Last night, as I sat at dinner, one of the guys I live with talked about his experiences at a nearby hospital, a place off the table for us to volunteer. Not being able to serve is deflating. What remains? Online ministry, sure, tutoring and accompaniment. And while these ways of helping out are good and necessary, I long for immediate, unmitigated contact with a community, be it a food pantry, a social service center, or a school.
How providential, then, was this grace the other week? I found myself in the community garden here at Loyola University Chicago, where students and Jesuit scholastics volunteer. We harvest the crops and donate them to a local food pantry, I was told, and the idea of helping out appealed to me. When the morning came, however, I didn’t want to go. My bed was too comfortable to get out of. I had a paper to begin writing. I could use the time to get ahead on my readings. Someone else would take care of the garden. The list of excuses continued to tell me that it would be okay to skip out.
Nevertheless, something mysterious was attracting me to the garden, and I found myself walking between rows of tomato vines and running my hand down the silky milkweed. I lugged the garden hose across the neighbor’s lawn to hook it up to the spigot. I marveled, in horror, at how quickly my clean sneakers could become encrusted with mulch. Then the work began; I enjoyed watering as I watched the dry dirt become dark and rich, greedily drinking up each drop of moisture. I watched the water fall from my sprayer and land like raindrops upon the leaves of kale and tomatoes.
All creatures look to you to give them their food at the proper time, the psalmist writes in psalm 104. When you give it to them, they gather it up; when you open your hand, they are satisfied with good things.
We are needy beings, us humans; we have that in common with plants. As I continued to give the plants what I needed, I began meditating on the Arabic word Rab, which is often translated to “Lord” in religious texts. However, Rab has this additional meaning of “Sustainer, Cherisher, Nourisher.”
It is a powerful and simple notion. God is the Nourisher, who sustains us by his very Being, and in my simple action of watering the tomatoes and the peppers and the Black-eyed Susans I was participating in that. God was quite active through me, as I nourished the plants with this gift of water. But this gift would extend beyond the moment, a half-hour period of watering. Someone else would harvest the plants; after that, they would bring those crops to the food pantry. Others still would enjoy the sweetness of a melon or the heat of a pepper and be nourished.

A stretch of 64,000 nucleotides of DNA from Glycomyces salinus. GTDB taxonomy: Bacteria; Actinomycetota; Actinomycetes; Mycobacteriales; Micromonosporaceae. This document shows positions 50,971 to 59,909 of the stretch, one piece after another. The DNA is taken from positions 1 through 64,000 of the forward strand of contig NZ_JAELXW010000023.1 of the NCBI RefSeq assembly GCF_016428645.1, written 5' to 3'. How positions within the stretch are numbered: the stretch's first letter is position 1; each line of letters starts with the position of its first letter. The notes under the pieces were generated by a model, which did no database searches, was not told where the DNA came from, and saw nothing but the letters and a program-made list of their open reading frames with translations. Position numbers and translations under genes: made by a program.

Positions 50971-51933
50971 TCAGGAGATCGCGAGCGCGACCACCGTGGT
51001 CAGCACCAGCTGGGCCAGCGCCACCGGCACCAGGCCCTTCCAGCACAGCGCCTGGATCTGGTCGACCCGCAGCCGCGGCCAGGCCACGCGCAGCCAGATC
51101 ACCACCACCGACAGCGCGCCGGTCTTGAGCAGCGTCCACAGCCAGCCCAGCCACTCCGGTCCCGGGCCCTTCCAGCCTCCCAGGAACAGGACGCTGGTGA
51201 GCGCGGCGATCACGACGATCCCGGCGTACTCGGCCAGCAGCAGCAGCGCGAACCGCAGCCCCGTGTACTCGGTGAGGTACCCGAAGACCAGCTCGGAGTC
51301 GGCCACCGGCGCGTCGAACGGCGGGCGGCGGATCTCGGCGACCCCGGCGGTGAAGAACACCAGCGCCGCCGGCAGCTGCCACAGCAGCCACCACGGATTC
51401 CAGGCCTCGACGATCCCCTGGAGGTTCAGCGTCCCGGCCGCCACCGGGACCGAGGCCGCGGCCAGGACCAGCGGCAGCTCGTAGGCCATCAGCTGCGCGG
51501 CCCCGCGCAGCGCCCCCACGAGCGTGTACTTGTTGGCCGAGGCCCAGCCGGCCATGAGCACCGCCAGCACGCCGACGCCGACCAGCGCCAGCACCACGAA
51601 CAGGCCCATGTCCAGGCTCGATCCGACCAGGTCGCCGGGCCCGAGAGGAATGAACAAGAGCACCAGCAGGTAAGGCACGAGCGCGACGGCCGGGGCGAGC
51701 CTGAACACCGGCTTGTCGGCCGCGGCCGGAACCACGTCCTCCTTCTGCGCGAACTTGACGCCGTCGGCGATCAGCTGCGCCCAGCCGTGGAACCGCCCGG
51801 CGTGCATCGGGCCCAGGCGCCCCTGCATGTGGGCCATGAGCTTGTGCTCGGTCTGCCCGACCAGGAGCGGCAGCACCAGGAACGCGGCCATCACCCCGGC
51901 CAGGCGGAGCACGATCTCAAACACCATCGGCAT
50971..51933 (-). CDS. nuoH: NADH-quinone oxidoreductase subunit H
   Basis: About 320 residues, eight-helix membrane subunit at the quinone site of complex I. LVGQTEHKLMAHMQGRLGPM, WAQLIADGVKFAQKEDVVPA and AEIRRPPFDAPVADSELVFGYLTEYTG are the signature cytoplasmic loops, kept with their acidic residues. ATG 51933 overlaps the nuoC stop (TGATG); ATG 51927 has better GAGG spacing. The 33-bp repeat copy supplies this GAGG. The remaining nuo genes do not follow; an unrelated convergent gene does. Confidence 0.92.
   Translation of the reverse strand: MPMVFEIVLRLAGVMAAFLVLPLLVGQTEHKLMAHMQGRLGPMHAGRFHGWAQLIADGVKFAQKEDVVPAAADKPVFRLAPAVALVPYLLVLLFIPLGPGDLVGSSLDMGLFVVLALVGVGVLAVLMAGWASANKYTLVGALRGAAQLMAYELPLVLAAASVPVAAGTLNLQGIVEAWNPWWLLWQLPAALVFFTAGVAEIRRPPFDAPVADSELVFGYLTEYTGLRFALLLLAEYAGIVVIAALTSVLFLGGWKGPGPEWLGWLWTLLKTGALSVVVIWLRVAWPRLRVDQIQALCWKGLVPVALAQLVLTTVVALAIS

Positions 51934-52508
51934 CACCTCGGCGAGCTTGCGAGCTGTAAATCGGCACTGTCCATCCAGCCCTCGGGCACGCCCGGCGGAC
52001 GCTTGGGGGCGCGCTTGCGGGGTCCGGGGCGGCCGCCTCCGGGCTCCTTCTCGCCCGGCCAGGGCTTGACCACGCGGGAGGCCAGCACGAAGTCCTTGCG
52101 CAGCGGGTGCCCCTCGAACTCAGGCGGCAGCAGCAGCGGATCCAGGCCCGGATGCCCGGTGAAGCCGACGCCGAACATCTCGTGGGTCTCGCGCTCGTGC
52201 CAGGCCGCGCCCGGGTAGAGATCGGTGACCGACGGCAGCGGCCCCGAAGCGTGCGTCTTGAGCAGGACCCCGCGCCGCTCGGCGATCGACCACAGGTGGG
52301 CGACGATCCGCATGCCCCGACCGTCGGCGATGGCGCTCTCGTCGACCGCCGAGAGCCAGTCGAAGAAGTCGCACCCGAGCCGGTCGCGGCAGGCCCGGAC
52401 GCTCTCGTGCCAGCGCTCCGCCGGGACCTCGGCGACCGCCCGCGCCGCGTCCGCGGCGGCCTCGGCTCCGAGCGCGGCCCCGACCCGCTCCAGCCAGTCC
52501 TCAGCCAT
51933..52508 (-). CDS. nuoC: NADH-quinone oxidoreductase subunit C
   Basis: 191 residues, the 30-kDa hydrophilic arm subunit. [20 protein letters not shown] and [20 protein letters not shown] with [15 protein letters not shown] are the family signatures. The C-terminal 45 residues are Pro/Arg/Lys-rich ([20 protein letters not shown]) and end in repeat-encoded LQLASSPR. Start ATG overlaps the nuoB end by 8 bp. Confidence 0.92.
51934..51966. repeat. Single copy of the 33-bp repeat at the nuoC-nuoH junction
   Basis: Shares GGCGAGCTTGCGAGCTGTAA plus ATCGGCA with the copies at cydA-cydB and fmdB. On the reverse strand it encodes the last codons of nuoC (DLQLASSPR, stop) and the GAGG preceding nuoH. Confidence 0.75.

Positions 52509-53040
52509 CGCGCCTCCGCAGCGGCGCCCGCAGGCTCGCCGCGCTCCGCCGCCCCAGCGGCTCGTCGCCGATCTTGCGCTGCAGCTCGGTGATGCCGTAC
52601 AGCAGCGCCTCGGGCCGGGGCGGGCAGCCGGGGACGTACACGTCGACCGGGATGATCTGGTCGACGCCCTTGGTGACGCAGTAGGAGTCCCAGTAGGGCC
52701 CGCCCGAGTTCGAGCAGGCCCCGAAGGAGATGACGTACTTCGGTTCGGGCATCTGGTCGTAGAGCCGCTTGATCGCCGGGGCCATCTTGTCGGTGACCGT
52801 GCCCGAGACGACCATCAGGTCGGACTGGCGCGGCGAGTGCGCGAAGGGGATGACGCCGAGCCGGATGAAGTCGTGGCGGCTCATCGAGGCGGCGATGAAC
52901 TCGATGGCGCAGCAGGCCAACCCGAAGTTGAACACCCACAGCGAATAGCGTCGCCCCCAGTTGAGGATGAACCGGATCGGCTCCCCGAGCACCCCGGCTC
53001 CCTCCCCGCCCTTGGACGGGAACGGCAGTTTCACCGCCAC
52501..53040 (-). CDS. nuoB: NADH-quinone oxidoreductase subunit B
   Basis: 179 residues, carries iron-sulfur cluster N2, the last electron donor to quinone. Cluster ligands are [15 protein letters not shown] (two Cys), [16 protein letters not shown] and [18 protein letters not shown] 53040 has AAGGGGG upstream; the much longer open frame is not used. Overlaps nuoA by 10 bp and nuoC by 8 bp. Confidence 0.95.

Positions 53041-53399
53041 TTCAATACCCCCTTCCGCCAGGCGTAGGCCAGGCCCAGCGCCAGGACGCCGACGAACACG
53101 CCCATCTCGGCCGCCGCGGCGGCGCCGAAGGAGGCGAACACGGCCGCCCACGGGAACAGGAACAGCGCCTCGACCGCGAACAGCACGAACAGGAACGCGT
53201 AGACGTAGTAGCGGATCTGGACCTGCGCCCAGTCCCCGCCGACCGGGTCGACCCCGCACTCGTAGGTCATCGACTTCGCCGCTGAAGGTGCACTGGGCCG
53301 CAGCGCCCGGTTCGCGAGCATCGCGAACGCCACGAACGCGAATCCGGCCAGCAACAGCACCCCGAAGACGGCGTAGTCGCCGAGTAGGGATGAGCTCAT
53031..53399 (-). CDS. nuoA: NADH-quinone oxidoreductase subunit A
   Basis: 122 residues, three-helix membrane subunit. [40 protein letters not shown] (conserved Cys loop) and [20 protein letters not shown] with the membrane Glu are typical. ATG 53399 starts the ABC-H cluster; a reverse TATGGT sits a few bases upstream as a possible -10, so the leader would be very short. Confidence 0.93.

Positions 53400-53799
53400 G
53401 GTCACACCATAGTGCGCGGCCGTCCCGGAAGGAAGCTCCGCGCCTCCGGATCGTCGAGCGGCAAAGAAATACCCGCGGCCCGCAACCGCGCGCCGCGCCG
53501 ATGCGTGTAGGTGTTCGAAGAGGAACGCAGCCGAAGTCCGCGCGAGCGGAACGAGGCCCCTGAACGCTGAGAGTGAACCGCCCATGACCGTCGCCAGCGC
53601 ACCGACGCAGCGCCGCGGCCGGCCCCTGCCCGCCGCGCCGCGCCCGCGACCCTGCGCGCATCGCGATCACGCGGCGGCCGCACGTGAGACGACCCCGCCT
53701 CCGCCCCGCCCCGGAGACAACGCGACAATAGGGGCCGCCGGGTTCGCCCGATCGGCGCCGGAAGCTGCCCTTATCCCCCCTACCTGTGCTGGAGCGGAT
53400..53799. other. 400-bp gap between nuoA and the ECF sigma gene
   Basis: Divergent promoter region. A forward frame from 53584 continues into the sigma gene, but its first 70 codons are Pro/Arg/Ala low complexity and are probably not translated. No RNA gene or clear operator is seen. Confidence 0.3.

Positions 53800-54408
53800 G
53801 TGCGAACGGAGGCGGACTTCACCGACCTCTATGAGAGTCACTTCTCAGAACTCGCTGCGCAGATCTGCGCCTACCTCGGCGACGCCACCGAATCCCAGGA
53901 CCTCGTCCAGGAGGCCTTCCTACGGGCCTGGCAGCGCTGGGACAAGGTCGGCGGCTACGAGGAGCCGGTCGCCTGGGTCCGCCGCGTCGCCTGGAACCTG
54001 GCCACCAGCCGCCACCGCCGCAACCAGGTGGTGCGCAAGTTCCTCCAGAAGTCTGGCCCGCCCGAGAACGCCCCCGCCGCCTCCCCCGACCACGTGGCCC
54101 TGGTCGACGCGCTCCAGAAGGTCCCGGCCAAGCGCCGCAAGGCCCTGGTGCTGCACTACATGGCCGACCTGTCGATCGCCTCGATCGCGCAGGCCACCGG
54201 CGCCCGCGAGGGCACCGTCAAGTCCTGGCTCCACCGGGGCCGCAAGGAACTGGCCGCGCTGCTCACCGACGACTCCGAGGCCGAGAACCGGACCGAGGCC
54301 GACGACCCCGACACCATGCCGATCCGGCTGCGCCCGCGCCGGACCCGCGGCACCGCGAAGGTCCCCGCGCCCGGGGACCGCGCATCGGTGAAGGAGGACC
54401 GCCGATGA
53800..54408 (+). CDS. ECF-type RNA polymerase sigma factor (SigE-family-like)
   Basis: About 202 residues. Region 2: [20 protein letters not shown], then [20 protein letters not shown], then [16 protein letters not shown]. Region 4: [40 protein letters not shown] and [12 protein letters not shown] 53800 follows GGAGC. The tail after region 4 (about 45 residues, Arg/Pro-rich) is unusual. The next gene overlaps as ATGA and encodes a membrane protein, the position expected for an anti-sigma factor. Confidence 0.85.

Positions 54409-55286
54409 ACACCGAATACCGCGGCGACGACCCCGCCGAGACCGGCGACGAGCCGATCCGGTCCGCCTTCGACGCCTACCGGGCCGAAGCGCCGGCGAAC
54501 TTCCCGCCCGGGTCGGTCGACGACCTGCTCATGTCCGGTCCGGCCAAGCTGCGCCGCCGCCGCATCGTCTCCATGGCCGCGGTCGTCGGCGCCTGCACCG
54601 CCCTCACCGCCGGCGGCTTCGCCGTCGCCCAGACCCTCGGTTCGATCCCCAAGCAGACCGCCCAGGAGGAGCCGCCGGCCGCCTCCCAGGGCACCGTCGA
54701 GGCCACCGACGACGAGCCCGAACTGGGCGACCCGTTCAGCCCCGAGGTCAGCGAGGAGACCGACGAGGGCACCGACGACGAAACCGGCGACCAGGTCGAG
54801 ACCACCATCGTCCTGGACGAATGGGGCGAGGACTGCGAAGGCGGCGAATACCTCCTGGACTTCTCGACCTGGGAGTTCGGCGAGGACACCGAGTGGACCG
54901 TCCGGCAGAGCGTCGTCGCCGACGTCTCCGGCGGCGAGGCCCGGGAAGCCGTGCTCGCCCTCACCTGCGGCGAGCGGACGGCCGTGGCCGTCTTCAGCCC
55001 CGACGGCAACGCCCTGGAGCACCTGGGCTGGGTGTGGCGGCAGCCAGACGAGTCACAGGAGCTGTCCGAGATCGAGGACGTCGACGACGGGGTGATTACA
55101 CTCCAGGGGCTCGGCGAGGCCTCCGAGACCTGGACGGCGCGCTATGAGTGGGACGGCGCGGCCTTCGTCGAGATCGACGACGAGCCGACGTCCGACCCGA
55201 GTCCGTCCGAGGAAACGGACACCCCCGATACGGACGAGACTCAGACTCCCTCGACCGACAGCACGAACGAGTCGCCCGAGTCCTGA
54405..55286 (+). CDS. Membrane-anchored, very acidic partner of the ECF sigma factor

In his book “How to Eat,” Thich Nhat Hanh writes this meditation:
With just a little bit of mindfulness you can truly see where your bread comes from. It has not come from nothing. Bread comes from the wheat fields, from hard work, and from the baker, the supplier, and the seller. But the bread is more than that. The wheat field needs clouds and sunshine. So in the slice of bread there is sunshine, there is cloud, there is the labor of the farmer, the joy of having flour, and the skill of the baker…The whole cosmos has come together so that this piece of bread can be in your hand.
As Christians, we are invited to see God at work in creation, be it in the immensity of space or in the ordinariness of food, grown and given. More than merely seeing, we are called to participate in God’s act of creating, as I was able to do yesterday in a small way. The pandemic has challenged us, challenged our ability to connect to others and feel nourished by those interactions. Yet even in small ways, or maybe especially in small ways, we can really understand what it means to serve, to be close to the Divine Nourisher, and, thereby, to be nourished ourselves. For me, these themes are reflected in the final words of the Suscipe, a famous Jesuit prayer:
Everything is yours; do with it what you will.
Give me only your love and your grace,
that is enough for me.